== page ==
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Colorectal cancer (CRC) is the third most common cancer in the world with 150,000 new cases each year. At initial diagnosis, 20% of patients have distant metastasis, thus the cancer has spread to other parts and organs of the body and is not confined to the colon or rectum. 25% to 30% of patients with early stage disease will develop metastasis consequently. The subsequent duration of life for metastatic untreated patients is a heart-aching number accounting for a maximum of 9 months.

Currently, using combination therapy approaches, overall survival lengths has been extended to 20 months. The standard of care for metastatic CRC is surgery followed by chemotherapy. There are several approved chemotherapeutic drugs, one of which is the administration of 5-fluorouracil (5FU) with oxaliplatin given mainly through the course of 12 month,s biweekly. The response rate for this treatment is 29%.

Therapy based upon the biology of an individual’s tumour rather than established histopathologic and anatomic classification is an approach that promises to optimise the use of existing therapies. Gene expression analysis offers the potential to measure genome-wide activity which can be used to predict response to current treatments. My project aims at creating a predictive model that can determine which patients are sensitive or resistant to different chemotherapeutic treatment.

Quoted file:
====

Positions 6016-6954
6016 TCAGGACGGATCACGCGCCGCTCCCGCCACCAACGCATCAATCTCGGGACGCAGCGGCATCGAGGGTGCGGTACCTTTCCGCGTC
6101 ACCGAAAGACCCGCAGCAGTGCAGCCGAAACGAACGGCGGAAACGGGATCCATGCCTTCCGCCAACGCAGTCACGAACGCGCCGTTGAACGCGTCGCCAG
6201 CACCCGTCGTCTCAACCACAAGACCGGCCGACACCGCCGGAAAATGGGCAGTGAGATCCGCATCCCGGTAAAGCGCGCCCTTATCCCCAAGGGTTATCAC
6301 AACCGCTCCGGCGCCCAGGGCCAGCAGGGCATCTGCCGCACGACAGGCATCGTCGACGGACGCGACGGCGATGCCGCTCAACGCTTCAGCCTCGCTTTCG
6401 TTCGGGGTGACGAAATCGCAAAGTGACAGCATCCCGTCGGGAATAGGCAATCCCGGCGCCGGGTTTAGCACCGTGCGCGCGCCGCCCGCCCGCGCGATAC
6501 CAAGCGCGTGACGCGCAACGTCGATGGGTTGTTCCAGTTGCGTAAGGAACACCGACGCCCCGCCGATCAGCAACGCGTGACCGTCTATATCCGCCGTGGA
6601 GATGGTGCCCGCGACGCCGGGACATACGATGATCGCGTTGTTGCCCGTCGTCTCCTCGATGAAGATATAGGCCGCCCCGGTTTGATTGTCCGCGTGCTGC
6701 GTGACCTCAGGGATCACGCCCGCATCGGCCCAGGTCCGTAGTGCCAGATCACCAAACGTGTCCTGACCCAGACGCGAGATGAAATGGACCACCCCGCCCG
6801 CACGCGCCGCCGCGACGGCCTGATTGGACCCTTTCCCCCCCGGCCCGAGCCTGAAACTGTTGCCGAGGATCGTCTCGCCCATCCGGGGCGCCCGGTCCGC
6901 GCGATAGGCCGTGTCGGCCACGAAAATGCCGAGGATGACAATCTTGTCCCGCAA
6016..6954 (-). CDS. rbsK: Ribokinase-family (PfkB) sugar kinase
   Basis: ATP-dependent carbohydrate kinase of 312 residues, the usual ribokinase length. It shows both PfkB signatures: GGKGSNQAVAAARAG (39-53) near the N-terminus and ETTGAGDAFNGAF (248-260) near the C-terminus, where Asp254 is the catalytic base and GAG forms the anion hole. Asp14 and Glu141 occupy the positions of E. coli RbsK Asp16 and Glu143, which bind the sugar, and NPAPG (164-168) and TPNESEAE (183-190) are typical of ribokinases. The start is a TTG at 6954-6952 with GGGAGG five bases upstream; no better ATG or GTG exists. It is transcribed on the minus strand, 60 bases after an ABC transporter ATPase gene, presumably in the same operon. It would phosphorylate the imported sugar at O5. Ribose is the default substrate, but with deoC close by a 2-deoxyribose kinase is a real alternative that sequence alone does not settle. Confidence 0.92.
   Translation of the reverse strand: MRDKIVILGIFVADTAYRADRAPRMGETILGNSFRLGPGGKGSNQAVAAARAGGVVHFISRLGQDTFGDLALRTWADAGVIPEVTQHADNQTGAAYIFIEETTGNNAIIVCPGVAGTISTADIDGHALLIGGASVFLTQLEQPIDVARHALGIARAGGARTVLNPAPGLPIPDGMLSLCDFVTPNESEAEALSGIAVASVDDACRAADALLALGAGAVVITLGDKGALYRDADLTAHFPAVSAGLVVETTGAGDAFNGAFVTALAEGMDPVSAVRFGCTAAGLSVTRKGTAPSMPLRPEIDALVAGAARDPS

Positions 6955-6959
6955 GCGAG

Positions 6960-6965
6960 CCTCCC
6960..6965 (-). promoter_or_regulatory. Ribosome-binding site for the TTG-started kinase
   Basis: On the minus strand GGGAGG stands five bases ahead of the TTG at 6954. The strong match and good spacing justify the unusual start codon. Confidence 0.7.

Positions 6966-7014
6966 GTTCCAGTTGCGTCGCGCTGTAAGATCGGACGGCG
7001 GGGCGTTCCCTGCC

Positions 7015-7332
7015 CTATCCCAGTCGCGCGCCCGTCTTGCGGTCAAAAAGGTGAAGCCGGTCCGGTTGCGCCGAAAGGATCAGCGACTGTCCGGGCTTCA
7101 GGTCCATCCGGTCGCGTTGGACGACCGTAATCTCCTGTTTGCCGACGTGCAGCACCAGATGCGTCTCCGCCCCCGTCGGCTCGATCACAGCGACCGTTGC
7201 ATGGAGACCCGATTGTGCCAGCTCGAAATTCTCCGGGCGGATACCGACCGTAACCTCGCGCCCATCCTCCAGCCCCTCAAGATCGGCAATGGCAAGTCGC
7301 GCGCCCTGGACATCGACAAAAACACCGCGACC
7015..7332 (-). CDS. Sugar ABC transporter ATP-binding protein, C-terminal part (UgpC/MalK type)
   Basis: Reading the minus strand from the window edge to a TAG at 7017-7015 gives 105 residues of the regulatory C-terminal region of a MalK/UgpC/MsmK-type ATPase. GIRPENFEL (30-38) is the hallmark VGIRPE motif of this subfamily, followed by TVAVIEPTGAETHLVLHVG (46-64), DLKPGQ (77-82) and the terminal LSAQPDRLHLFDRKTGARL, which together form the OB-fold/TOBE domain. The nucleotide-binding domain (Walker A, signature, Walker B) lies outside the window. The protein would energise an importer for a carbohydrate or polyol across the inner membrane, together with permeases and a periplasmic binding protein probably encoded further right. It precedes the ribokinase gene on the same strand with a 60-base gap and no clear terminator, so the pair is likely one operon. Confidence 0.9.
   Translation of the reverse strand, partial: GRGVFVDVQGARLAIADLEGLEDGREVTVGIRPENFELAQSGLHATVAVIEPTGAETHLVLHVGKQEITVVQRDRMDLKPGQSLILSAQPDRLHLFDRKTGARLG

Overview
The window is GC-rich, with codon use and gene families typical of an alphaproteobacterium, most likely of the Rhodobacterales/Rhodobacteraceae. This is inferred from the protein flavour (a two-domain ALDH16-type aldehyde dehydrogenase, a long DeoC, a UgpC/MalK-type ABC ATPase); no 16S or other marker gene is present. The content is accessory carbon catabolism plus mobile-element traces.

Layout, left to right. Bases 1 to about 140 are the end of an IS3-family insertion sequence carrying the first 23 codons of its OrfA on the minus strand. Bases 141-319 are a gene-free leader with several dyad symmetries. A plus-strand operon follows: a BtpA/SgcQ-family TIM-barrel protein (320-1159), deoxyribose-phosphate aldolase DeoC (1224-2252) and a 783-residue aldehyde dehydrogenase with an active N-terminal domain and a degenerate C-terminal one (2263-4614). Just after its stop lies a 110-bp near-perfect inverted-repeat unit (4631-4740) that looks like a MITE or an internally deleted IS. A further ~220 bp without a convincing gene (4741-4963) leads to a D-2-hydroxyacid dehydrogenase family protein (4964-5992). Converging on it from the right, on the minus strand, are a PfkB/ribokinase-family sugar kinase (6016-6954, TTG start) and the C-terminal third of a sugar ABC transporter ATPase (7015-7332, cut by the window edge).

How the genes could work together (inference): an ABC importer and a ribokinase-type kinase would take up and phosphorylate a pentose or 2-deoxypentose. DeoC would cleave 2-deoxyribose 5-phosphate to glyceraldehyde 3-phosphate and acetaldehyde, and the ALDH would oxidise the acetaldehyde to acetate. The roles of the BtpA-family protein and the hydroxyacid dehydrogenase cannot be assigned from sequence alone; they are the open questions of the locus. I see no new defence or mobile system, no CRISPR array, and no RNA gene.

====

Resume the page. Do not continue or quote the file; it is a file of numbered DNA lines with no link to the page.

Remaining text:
In the future, if we, or any other research group, succeeded in reaching this purpose, we would be able to identify the 71% of patients who may not benefit from chemotherapy. I think modifying the standard of care for CRC will have impactful results on the life of patients and this is our ultimate goal as cancer researchers.

Blog posts

Oncology and World Mental Health Day 2022

In celebration of World Mental Health day on the 10 October, the Department of Oncology opened its doors to the rest of the Medical Sciences Division and hosted a range of exciting workshops, activities and lectures in order to promote better awareness around mental health.

Dr Lennard Lee recognised as one of 21 outstanding young physicians below the age of 40

The Departmental academic clinical lecturer receives this recognition and was invited to take part in the InterAcademy Partnership Young Physician Leaders Programme 2022 in Berlin.